He's looks a lot stronger in the gaskin there, so he may just being going through another goofy growth spurt. His neck has also come a long way, and he's much more uphill. The way he's growing, I think he'll end up very nice. Get him! :D

MintHillFarm
Sep. 11, 2009, 08:01 PM
I don't disagree with anything other posters have written. However he is appealing and solid. He seems to have been very well cared for too....

With his being this big at 2, I would go very slowly with him as a 3 yr old. He will grow some more and may have an awkward spurt or 2...

jetsmom
Sep. 11, 2009, 08:20 PM
He's downhill. If he was a WB, I might take a chance. TB? It's a risk. A lot of them stay downhill.

At 2 yrs old, many of them are down hill. My TB grew until he was about 5 then filled out for another year.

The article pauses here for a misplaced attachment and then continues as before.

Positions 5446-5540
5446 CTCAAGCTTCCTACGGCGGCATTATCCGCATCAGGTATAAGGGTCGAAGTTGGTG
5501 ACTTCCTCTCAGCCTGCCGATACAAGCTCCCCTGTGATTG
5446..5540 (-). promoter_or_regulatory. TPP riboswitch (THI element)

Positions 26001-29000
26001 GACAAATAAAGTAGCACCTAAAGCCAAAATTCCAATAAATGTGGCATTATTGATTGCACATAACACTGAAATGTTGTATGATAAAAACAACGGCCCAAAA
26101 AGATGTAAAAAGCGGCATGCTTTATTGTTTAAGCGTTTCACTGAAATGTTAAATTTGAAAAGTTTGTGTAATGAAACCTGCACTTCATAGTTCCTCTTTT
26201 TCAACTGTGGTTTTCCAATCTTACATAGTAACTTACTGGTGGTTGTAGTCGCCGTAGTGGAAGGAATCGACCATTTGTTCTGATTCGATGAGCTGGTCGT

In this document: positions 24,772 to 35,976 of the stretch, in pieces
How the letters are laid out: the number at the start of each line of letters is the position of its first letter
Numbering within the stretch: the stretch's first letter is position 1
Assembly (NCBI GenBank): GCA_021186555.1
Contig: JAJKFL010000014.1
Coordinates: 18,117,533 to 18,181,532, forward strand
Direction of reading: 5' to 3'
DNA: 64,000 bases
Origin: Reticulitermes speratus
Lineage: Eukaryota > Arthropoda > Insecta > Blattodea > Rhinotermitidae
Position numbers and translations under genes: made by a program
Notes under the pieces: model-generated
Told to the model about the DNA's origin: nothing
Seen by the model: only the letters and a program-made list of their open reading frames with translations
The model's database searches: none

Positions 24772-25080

MintHillFarm
Sep. 11, 2009, 08:23 PM
I agree with the above...He is really not that down hill. And a 2 yr old that big and solid is bound to grow in one direction then the other...

My paint was down hill at 2 and now that he is 5, he's squared up and a solid 16.2.

*JumpIt*
Sep. 11, 2009, 08:31 PM
Just curious, what is his pedigree?

Trees4U
Sep. 12, 2009, 09:12 AM
I think good temperment is top of the list. He's nice for a OTTB 2yr old. Unless you're looking for a conformation hunter, I'd go with him. I assume he is reasonably priced. He should fill out nicely & probably grow a bit. :cool:

Just curious- why is he an OTTB at 2?

LudgerFan
Sep. 12, 2009, 10:06 AM